Postgraduate Course: Advanced Studies in British Imperial and Colonial Architecture (ARHI11004)
|School||Edinburgh College of Art
||College||College of Arts, Humanities and Social Sciences
|Credit level (Normal year taken)||SCQF Level 11 (Postgraduate)
||Availability||Available to all students
|Summary||This course considers the relationship between architecture and the British Empire, from the American Revolution and the loss of the thirteen colonies, to the partition of India and the demise of the imperial dream.
During the nineteenth century Britain amassed the largest territorial empire the world had ever seen. With this expansion came the export of architecture and urban planning, the visual and spatial consequences of which were profound and unprecedented. This course considers the relationship between architecture and empire during this period, from the American Revolution and the loss of the thirteen colonies, to the partition of India and the demise of the imperial dream. It will examine the formal, spatial, social, and political characteristics of buildings in the context of Britain's ambition to control ever greater swathes of the earth's surface economically and culturally. Examples, both secular and religious, will be drawn from across the British colonial world - from England, Scotland, and Ireland to Canada, the Caribbean, India, South East Asia, Africa, and Australasia. These examples will be discussed in their historical context and analysed for what they reveal about notions (and anxieties) regarding modern British identity, imperialism, and nationhood.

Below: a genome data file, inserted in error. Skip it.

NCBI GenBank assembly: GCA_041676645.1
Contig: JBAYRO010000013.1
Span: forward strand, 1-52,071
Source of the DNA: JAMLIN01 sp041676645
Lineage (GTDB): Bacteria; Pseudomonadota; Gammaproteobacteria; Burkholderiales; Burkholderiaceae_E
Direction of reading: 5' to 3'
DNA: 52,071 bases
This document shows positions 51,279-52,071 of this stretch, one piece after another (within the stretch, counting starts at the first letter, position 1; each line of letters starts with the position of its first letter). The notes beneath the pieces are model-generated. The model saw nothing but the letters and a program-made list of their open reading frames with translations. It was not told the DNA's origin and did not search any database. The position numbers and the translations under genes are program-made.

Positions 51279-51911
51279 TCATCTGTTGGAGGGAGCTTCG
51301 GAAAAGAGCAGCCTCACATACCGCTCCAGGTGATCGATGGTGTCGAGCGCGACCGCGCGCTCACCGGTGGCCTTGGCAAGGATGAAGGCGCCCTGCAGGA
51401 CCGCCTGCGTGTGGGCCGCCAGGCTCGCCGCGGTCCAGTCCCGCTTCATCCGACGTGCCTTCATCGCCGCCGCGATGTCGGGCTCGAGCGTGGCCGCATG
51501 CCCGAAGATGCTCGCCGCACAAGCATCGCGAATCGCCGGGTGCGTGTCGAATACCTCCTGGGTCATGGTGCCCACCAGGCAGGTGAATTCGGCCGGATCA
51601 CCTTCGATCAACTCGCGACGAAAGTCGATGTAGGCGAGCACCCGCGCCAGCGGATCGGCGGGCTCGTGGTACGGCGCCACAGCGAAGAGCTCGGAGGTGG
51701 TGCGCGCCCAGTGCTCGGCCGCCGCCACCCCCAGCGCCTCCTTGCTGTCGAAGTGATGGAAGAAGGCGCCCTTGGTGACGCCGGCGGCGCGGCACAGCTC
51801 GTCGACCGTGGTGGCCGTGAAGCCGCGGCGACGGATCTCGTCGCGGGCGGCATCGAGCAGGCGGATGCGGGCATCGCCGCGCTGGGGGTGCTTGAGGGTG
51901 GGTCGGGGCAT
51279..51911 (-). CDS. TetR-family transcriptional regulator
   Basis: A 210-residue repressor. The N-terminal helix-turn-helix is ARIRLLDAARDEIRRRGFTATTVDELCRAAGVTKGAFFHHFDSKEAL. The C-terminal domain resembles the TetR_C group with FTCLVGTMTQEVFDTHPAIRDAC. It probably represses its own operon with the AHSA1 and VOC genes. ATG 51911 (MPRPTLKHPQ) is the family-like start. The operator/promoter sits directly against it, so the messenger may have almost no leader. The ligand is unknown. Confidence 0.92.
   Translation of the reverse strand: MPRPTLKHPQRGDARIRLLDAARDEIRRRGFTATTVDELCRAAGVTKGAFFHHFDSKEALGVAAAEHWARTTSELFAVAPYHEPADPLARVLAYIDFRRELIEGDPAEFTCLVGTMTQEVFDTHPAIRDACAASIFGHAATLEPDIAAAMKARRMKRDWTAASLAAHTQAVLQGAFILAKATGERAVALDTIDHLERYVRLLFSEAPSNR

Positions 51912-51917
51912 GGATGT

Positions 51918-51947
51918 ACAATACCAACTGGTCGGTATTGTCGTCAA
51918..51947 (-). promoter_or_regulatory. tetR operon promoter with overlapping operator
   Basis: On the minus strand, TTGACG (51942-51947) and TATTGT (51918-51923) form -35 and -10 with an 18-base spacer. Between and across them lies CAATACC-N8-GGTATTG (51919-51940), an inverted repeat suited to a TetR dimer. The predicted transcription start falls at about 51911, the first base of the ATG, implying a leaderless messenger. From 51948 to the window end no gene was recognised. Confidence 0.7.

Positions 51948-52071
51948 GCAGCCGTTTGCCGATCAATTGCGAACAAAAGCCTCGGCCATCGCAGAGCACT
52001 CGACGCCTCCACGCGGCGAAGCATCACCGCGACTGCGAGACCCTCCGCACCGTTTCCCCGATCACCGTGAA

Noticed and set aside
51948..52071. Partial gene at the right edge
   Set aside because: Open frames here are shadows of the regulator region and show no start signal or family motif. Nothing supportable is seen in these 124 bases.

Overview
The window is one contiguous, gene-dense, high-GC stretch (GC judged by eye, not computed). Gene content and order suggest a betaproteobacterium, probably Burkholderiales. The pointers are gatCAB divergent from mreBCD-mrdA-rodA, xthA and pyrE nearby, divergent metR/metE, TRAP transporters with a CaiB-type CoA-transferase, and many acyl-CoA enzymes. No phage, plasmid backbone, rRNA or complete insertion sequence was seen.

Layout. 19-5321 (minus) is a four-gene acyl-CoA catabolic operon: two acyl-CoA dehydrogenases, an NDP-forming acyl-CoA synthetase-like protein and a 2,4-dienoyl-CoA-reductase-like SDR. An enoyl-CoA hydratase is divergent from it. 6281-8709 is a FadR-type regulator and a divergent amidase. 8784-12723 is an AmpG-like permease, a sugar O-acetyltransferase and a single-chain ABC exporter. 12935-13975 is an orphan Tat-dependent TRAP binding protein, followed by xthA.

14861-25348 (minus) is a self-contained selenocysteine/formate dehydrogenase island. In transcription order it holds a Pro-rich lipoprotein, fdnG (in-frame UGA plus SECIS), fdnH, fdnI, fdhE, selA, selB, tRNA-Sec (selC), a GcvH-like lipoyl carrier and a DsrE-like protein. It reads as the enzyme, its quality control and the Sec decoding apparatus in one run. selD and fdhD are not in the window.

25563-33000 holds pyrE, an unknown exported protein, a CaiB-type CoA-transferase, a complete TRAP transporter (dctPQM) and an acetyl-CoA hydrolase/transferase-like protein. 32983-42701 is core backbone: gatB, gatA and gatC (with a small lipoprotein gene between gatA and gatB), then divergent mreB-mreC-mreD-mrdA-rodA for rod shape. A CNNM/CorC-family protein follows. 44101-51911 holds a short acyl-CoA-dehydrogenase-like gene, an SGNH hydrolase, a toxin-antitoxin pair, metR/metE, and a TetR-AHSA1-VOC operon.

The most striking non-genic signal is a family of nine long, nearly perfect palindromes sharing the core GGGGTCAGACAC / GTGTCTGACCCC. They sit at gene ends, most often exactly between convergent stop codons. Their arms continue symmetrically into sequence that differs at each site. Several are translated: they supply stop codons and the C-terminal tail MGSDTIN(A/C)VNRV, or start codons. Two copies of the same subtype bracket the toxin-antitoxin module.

A full schedule of lectures and tutorials will be available in the course handbook.
Information for Visiting Students
|High Demand Course?
Course Delivery Information
|Not being delivered|
On completion of this course, the student will be able to:
- Demonstrate an extensive awareness of the history and cultural significance of architecture in Britain's colonies.
- Demonstrate a critical understanding of the social, religious, and political uses and manipulation of architectural and urban space in colonial contexts.
- Demonstrate a sophisticated knowledge of the relationship between the motives and practices of British imperial/colonial culture and the built environment.
- Demonstrate a synthetic understanding of the different ways in which empire affected architecture and urban space in Britain.
|A full bibliography will be available in the course handbook.|
|Graduate Attributes and Skills
||At the end of this course the student will be able, through tutorial discussions and coursework, demonstrate:
- enhanced abilities in research, critical thinking, weighing up of arguments and evidence
- understanding of complex issues and how to draw valid conclusions from the past
- production of innovative research pieces that adhere to bibliographical convention
- enhanced writing skills
|Course organiser||Prof Alex Bremner
Tel: (0131 6)50 2320
|Course secretary||Miss Remi Jankeviciute
Tel: (0131 6)51 5773